In response to a motion for summary judgment, the non-movant may not simply rest on the allegations in his pleadings. Rather, she must show through specific evidence that an issue of fact remains on matters for which she bears the burden of proof at trial. Walker v. Shansky, 28 F.3d 666, 670-71 (7th Cir. 1994), aff'd, 51 F.3d 276 (citing Celotex, 477 U.S. at 324). No issue remains for trial "unless there is sufficient evidence favoring the non-moving party for a jury to return a verdict for that party. If the evidence is merely colorable, or is not sufficiently probative, summary judgment may be granted." Anderson, 477 U.S. at 249-50 (citations omitted); accord Starzenski v. City of Elkhart, 87 F.3d 872, 880 (7th Cir. 1996); Tolle v. Carroll Touch, Inc., 23 F.3d 174, 178 (7th Cir. 1994). "[Non-movant's] own uncorroborated testimony is insufficient to defeat a motion for summary judgment." Weeks v. Samsung Heavy Indus. Co., 126 F.3d 926, 939 (7th Cir. 1997) . Further, the non-moving party's own subjective belief does not create a genuine issue of material fact. Chiaramonte v. Fashion Bed Group, Inc., 129 F.3d 391, 401 (7th Cir. 1997). However, when all the Court has before it are the diametrically opposed statements of the parties on the critical and ultimate issues of fact, the Court, not in a position to make credibility findings, must pass the case to the next phase of litigation.

Plaintiff urges in his motion for summary judgment that there are several undisputed facts. Specifically, Plaintiff alleges that he informed Defendant Hecht that Mullen was an enemy and Plaintiff requested that he be placed in a single-cell unit, rather than a double-cell unit with Mullen. (Doc. 55, p. 1.) Plaintiff maintains that he showed Defendant Hecht his grievance dated October 25, 2000 and the counselor's response dated October 26, 2000 following an assault by another member of the gang Mullen belonged to. (Id.) Plaintiff further alleges that he was assaulted by Mullen on July 20, 2002 and he produces a grievance report to support this claim. (Doc. 55-2, p. 1.) Plaintiff claims that even after the alleged assault on July 20, 2002, Defendant Hecht continued to refuse to transfer Plaintiff to a different cell. (Doc. 55, p. 2.) In addition, Plaintiff claims that he notified Defendant Childers in the early hours of July 22, 2002 that Mullen was going to hurt him, yet Defendant Childers refused to move him. (Doc. 55, p. 3.) Lastly, Plaintiff alleges that he suffered an ear injury when Mullen assaulted him on July 22, 2002. (Id.) Plaintiff argues that all of these facts taken together prove that Defendants failed to take steps to protect Plaintiff from harm in violation of the Eighth Amendment's prohibition against cruel and unusual punishment. Farmer v. Brennan, 511 U.S. 825, 829 (1994). Defendants, on the other hand, contest several of Plaintiff's material allegations. Defendants argue that they were not made aware of any danger with placing Plaintiff in a cell with Mullen and that, in fact, they were given the authority to place Plaintiff in a cell with Mullen. (Doc. 59, p. 2.) Defendants maintain that had they been notified of a credible threat, they would have started the process to move Plaintiff. (Doc. 59, p. 7.)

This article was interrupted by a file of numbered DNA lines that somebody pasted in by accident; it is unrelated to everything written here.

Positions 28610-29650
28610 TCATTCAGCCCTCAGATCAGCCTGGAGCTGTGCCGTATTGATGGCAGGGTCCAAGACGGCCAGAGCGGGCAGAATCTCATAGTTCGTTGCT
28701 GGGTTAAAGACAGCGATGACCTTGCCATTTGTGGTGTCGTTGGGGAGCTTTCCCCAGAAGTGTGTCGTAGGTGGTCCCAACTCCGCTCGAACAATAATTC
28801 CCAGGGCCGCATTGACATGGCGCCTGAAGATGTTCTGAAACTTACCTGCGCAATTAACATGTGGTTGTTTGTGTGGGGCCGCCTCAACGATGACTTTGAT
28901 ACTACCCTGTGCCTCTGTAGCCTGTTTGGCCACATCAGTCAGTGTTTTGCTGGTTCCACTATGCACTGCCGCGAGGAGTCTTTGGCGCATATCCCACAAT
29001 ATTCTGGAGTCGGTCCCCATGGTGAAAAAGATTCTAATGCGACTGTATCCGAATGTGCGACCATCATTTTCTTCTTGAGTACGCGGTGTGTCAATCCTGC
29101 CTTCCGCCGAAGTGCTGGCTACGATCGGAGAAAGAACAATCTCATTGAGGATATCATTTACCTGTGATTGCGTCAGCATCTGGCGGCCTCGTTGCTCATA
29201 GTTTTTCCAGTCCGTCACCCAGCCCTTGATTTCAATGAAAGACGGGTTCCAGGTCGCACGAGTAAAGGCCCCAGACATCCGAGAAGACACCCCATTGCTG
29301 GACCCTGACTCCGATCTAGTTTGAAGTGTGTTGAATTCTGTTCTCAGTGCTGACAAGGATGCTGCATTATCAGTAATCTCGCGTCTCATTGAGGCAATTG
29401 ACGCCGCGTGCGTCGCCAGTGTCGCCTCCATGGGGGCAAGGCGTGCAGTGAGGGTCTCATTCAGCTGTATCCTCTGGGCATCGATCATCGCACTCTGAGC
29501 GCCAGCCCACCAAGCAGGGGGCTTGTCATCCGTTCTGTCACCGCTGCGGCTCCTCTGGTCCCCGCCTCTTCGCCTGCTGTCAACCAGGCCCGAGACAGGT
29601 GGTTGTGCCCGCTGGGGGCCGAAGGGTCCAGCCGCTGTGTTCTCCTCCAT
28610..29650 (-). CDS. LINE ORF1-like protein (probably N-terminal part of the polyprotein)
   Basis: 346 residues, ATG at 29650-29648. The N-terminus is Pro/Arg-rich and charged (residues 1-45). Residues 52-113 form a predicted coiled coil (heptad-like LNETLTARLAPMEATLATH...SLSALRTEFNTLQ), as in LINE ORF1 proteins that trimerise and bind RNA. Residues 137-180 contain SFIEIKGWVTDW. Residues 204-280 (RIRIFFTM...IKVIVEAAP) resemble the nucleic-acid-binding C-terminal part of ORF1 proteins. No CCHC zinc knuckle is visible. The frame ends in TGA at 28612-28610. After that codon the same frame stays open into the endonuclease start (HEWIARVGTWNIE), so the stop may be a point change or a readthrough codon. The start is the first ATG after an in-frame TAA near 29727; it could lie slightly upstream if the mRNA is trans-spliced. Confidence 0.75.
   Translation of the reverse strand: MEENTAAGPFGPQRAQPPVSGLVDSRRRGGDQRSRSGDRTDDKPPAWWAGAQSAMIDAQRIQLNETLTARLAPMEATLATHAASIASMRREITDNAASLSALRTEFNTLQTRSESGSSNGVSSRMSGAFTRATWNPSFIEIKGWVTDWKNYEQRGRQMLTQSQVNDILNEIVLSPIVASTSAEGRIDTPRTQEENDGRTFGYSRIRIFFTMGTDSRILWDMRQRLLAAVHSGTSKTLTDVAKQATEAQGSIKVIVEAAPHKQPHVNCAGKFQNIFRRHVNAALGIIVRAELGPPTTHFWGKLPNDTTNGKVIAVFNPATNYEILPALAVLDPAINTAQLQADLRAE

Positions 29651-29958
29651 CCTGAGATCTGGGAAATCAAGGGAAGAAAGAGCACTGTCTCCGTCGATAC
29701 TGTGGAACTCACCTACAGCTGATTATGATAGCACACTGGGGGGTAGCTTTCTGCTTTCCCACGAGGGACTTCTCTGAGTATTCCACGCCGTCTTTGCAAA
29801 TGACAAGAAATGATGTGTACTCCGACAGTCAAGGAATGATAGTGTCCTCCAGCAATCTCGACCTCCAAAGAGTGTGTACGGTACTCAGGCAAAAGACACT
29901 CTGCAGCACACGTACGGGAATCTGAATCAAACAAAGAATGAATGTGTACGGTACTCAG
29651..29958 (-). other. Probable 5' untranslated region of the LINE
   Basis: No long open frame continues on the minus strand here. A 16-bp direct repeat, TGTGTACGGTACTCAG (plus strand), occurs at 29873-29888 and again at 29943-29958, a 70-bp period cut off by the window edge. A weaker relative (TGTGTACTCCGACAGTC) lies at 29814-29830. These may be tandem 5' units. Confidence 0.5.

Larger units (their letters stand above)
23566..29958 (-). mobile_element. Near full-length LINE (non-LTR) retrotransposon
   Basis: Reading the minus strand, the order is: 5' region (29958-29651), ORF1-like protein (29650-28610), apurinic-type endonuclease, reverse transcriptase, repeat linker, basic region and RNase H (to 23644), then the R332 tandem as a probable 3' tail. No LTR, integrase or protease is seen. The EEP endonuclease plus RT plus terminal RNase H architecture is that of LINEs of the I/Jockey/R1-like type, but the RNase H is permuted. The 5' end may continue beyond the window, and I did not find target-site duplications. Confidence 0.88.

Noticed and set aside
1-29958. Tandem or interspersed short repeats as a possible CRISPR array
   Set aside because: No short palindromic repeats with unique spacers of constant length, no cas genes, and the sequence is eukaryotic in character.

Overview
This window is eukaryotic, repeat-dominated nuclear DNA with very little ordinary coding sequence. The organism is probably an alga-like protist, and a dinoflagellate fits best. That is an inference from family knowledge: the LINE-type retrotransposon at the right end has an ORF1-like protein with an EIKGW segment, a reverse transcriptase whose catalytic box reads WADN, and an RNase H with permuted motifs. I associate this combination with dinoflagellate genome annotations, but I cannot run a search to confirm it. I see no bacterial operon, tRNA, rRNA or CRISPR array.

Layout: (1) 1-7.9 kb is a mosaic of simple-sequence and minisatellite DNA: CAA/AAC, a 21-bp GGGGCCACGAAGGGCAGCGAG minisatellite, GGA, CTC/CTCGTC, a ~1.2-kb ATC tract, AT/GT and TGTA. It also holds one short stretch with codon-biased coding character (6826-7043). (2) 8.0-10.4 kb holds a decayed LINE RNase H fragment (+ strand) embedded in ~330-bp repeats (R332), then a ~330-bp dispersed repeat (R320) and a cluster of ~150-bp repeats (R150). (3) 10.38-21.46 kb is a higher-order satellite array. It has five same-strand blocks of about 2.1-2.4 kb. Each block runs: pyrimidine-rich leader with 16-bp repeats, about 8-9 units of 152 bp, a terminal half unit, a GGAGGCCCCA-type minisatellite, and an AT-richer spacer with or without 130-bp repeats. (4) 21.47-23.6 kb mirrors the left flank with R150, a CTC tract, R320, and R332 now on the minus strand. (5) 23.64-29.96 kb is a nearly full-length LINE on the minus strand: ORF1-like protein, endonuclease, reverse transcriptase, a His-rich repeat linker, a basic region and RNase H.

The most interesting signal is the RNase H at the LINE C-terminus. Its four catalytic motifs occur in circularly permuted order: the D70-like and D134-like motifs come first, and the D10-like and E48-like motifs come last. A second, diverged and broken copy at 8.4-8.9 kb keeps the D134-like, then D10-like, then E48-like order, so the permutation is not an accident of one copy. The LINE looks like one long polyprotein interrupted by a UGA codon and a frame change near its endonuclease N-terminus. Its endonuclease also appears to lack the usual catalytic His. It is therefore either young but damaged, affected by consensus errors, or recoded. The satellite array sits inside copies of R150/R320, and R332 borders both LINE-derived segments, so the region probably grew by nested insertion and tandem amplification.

It is difficult to ascertain at this point whether or not Defendants were made aware of the threat posed by Mullen. Given such disputes of material facts, Plaintiff is not entitled to summary judgment.

III. Conclusion

Therefore, based on a de novo review of the Report and considering Plaintiff's objections, the Court ADOPTS Judge Frazier's Report (Doc. 76) and DENIES Plaintiff's motion for summary judgment (Doc. 55).


David RHerndon United States ...